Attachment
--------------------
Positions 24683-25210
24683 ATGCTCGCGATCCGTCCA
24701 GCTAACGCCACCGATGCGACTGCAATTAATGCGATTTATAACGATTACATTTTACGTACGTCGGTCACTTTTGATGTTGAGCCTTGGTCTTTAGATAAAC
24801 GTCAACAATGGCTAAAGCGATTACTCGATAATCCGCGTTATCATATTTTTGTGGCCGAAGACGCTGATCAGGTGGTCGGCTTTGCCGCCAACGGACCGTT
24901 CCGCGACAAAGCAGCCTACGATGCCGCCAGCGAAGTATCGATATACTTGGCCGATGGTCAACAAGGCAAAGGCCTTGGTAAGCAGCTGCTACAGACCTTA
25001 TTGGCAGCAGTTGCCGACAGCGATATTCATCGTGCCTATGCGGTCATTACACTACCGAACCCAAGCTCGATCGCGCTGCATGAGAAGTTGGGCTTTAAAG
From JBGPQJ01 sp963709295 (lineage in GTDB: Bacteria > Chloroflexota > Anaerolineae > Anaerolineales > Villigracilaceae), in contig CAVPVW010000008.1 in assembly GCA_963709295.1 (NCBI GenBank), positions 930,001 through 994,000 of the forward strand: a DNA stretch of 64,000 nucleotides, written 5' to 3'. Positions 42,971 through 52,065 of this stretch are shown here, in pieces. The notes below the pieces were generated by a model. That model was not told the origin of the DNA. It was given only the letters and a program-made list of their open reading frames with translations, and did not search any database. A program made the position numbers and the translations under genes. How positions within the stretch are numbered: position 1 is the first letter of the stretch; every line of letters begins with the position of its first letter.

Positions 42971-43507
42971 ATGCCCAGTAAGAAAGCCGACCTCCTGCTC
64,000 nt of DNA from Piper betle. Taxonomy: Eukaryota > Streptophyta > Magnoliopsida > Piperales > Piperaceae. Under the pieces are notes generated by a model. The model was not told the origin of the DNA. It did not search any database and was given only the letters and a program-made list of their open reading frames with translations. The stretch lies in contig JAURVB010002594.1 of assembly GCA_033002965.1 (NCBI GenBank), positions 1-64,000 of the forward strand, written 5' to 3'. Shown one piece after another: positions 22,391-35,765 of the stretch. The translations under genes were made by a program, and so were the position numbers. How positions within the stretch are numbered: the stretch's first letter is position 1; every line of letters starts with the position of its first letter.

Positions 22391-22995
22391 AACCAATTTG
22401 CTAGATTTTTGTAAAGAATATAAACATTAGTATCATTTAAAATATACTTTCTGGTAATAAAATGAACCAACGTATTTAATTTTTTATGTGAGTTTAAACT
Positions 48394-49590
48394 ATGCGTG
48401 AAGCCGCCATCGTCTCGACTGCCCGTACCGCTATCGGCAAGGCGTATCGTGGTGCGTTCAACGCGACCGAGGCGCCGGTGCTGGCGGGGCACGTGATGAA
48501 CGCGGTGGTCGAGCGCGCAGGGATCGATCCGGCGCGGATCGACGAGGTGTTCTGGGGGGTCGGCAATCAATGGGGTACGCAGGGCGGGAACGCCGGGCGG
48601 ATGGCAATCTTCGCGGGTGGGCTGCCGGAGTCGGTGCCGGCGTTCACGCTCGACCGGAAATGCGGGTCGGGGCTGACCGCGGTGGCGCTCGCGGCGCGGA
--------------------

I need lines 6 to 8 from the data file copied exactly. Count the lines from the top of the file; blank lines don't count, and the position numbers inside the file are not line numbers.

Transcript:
25001 TTGGCAGCAGTTGCCGACAGCGATATTCATCGTGCCTATGCGGTCATTACACTACCGAACCCAAGCTCGATCGCGCTGCATGAGAAGTTGGGCTTTAAAG
From JBGPQJ01 sp963709295 (lineage in GTDB: Bacteria > Chloroflexota > Anaerolineae > Anaerolineales > Villigracilaceae), in contig CAVPVW010000008.1 in assembly GCA_963709295.1 (NCBI GenBank), positions 930,001 through 994,000 of the forward strand: a DNA stretch of 64,000 nucleotides, written 5' to 3'. Positions 42,971 through 52,065 of this stretch are shown here, in pieces. The notes below the pieces were generated by a model. That model was not told the origin of the DNA. It was given only the letters and a program-made list of their open reading frames with translations, and did not search any database. A program made the position numbers and the translations under genes. How positions within the stretch are numbered: position 1 is the first letter of the stretch; every line of letters begins with the position of its first letter.

Positions 42971-43507